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Podcast

Lightspring/Shuttestock

Brien Lundin: If They Don't Want You To Own It, You Probably Should

The wisdom (and challenges) of owning safe haven assets
Monday, August 14, 2017, 8:39 PM

One of the most perplexing mysteries to us is that right as the Federal Reserve embarked on QE3 -- which was a huge, enormous, $85 billion a month experiment -- commodities began a multiyear decline within two weeks of that announcement. Concurrently, the world’s central banks plunged the world into steeply negative real interest rates, a condition that has almost always resulted in booming commodity prices -- but not this time. Today, the ratio between commodity prices and equities is at one of, if not the most, extreme points in history.

To explain that gap, we talk this week with Brien Lundin, publisher of Gold Newsletter and producer of the New Orleans Investment Conference (where Chris and Adam are speaking on Oct 25-28): » Read more

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Signs Of Distress

The need to change is becoming more obvious than ever
Friday, August 11, 2017, 10:06 PM

The world is edging closer to the final moments after which everything will be forever changed.

Grand delusions, perpetuated over decades, will finally hit the limits of reality and collapse in on themselves.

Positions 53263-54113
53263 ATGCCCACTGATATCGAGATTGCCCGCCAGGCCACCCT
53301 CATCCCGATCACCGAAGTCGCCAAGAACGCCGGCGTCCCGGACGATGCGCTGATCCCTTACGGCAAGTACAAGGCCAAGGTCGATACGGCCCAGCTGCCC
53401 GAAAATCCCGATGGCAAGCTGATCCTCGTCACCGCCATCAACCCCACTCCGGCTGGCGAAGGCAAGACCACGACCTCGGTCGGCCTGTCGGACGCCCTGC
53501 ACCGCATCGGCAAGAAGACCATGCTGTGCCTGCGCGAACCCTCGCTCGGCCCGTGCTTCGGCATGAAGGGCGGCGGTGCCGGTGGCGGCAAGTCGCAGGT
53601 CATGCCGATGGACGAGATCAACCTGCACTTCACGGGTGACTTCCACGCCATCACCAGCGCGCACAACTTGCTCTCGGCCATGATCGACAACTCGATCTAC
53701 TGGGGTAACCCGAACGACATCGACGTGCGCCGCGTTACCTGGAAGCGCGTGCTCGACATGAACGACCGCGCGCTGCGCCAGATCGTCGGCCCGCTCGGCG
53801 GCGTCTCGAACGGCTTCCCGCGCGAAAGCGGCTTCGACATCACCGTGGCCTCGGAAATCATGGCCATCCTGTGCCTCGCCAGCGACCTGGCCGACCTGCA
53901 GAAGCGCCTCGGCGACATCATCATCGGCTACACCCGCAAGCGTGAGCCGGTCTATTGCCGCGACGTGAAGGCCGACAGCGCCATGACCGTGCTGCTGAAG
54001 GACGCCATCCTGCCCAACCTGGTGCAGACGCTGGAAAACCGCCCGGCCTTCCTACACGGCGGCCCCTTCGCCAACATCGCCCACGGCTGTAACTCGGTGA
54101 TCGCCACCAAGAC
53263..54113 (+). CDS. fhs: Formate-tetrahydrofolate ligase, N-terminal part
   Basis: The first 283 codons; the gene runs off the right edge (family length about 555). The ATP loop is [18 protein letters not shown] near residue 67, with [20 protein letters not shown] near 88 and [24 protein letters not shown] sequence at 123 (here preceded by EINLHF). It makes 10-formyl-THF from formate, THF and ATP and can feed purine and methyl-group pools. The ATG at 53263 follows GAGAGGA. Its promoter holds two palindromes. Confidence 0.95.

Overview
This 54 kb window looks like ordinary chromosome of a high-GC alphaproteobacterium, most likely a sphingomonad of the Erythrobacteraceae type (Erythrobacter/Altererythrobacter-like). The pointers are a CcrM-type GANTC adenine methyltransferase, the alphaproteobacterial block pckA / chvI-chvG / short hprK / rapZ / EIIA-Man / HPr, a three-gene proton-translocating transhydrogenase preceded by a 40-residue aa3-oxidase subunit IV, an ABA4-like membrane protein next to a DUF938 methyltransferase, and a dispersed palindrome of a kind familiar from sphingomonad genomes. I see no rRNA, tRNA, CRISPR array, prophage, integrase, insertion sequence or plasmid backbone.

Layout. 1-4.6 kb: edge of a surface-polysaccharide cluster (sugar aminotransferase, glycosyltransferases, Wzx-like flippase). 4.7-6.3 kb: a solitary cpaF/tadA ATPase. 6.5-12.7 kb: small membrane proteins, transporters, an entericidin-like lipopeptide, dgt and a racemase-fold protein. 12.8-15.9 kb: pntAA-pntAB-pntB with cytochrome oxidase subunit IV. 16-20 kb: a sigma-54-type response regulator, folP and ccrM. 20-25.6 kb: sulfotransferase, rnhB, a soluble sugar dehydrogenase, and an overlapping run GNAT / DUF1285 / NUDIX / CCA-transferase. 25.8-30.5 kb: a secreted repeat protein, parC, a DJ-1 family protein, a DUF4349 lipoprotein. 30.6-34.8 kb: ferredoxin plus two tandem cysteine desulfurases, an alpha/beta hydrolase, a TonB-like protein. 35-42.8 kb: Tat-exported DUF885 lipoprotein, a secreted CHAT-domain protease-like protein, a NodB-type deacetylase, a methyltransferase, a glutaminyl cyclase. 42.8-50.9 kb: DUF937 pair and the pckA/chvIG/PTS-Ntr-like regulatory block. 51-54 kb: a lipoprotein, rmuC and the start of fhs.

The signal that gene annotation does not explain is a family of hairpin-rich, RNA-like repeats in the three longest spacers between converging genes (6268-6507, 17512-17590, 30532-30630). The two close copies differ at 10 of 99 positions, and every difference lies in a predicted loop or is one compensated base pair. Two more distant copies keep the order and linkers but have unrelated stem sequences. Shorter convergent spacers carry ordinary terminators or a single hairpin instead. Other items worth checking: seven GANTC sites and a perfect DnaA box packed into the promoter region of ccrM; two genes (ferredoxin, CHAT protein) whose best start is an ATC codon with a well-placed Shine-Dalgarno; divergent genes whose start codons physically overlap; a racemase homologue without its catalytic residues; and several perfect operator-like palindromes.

We’re over-budget and have eaten deeply into the principal balances of all of our main trust accounts. We are ecologically overdrawn, financially insolvent, monetarily out past the Twilight Zone, consuming fossil fuels (as in literally eating them), and adding 80,000,000 net souls to the planet’s surface -- each year! -- without regard to the consequences.

Someday there will be hell to pay financially, economically, and ecologically as there simply isn’t any way to maintain these overdrafts forever. Reality does not renegotiate. Its deal terms aren't compromisable. » Read more

Podcast

Oleksii Sergieiev | Dreamstime

Richard Sylla: This Is An Inherently Dangerous Moment In History

Low interest rates are causing distortions & mis-allocations
Monday, August 7, 2017, 2:42 PM

"The rates we’ve had in recent years, including right now, are the lowest in history. The book that I co-authored on the history of interest rates traces back to the code of Hammurabi, Babylonian civilization, Greek and Roman civilization, the Middle Ages, the Renaissance, and early modern history right up to the present. And I can assure our listeners that the rates that they’re experiencing right now are the lowest in human history."

So says Richard Sylla, Professor Emeritus of Economics and the Former Henry Kaufman Professor of the History of Financial Institutions and Markets at New York University's Stern School of Business. He is also co-author of the book A History Of Interest Rates

We invited Professor Sylla onto the podcast after hearing his work favorably referenced by the panel convened at the recent hearing held by the US Congress titled: “The Federal Reserve’s Impact on Main Street, Retirees and Savings.”

Based on his deep study across the scope of millennia of human history, Sylla warns we are at a dangerous moment in time. » Read more